Because of the functional nature of services made for dining or for tea, the models of these useful wares changed infrequently at Sèvres. In addition, it was not feasible from an economic standpoint to constantly invent new forms for all of the components of these services. However, for decorative objects such as vases, usually made in pairs or to form a garniture (a set of three or five), the factory was able not only to respond quickly to changing fashions, but also to demonstrate its ability to push the boundaries of ceramic design.
These remarkable vases are in the shape of a fortified tower, with buttresses encircling the top of the body. Small gilt-porcelain cannons extend from underneath the buttresses, the lids are formed as high domes with dormer windows, and a cupola serves as the finial (see detail below). The body is painted with trophies of war, composed of various elements associated with military campaigns (see detail left and page x). The painting is both unusually fine and detailed, suggesting that the vases may have been commissioned for a specific person. However, a precise description in the factory’s list of unsold stock in 1770 indicates that they had neither found a buyer nor been given as a gift. Although their early history is unknown, the vases reflect the Sèvres factory’s interest in the creation of extraordinary objects that had no precedent in the medium of ceramics.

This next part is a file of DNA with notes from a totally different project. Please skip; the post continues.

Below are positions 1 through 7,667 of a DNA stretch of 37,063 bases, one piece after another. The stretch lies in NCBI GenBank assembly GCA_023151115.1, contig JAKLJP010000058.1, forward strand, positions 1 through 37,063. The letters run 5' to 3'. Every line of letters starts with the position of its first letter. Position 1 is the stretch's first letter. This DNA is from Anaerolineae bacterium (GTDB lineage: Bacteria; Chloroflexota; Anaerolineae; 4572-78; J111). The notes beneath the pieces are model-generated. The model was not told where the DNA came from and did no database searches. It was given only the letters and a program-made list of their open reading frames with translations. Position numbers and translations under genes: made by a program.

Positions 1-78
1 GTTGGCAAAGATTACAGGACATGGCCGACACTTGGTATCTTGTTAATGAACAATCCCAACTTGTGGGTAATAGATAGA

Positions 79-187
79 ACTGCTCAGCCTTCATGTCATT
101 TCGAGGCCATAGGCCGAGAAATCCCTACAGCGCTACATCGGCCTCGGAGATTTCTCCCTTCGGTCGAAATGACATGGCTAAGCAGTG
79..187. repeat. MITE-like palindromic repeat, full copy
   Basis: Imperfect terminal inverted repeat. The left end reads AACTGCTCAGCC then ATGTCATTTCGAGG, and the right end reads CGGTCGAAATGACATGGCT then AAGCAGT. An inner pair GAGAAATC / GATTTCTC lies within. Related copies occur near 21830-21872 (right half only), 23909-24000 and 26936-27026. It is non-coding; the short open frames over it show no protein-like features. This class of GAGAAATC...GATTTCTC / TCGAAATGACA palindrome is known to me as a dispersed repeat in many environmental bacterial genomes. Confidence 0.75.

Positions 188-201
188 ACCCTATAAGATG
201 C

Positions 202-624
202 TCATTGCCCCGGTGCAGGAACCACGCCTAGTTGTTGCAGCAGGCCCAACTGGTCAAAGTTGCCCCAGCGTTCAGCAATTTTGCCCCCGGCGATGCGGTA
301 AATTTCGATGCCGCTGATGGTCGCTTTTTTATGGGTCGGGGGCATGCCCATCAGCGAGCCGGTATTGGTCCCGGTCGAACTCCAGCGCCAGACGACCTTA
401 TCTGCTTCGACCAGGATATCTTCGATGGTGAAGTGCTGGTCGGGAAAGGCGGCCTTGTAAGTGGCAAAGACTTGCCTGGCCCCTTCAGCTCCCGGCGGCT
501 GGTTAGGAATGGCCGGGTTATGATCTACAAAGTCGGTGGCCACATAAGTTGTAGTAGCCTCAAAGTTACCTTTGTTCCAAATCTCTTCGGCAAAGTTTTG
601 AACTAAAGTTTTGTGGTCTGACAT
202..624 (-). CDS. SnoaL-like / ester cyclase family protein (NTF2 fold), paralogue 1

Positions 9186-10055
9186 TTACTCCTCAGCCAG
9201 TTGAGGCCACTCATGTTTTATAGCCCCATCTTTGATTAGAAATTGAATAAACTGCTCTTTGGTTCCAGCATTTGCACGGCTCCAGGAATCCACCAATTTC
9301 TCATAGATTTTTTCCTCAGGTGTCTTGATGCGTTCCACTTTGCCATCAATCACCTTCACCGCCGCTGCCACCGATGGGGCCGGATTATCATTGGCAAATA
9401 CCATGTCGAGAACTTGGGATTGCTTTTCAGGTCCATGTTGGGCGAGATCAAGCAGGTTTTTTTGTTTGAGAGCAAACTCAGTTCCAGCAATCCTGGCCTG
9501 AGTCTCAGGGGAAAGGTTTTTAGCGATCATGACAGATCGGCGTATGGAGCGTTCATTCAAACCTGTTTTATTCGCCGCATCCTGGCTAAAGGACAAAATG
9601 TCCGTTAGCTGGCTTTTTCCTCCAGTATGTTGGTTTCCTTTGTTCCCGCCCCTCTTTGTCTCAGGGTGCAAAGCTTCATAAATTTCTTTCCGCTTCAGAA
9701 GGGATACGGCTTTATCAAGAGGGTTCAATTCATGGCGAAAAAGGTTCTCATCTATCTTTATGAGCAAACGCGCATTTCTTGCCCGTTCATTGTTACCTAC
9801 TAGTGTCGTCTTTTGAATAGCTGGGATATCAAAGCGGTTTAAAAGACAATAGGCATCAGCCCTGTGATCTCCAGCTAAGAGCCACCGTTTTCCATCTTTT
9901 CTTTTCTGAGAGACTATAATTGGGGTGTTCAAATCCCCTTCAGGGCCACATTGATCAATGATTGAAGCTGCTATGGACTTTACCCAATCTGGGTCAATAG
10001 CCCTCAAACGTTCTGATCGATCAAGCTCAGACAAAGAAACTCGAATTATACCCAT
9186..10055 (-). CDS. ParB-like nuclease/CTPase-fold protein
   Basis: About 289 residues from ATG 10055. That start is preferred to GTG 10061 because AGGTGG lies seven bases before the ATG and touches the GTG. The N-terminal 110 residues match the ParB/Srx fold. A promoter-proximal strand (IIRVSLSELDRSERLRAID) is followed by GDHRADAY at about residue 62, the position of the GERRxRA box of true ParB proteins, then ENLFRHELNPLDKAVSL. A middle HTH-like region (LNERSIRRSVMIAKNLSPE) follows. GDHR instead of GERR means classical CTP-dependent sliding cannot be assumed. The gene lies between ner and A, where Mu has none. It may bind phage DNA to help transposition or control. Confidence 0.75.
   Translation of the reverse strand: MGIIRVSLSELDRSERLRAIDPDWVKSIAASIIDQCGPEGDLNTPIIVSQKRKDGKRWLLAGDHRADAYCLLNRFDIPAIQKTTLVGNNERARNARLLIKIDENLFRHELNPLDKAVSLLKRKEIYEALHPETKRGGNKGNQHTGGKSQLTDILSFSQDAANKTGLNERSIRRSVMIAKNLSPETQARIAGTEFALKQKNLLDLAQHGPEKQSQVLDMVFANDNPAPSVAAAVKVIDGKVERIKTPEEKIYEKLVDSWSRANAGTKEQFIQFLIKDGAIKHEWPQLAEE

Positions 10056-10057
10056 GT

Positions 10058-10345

[Jeffrey H. Munger, 2010]
Baroness Mathilde de Rothschild , Grüneburg Castle, Frankfurt am Main ; Baron Albert von Goldschmidt-Rothschild , Grüneburg Castle, Frankfurt am Main (until 1933; sale, Herman Ball and Paul Graupe Galleries, Berlin, March 9–14, 1933, no. 106); [ Duveen Brothers (1934–before 1956; sold to Wilson) ] ; R. Thornton Wilson (until 1956; to MMA)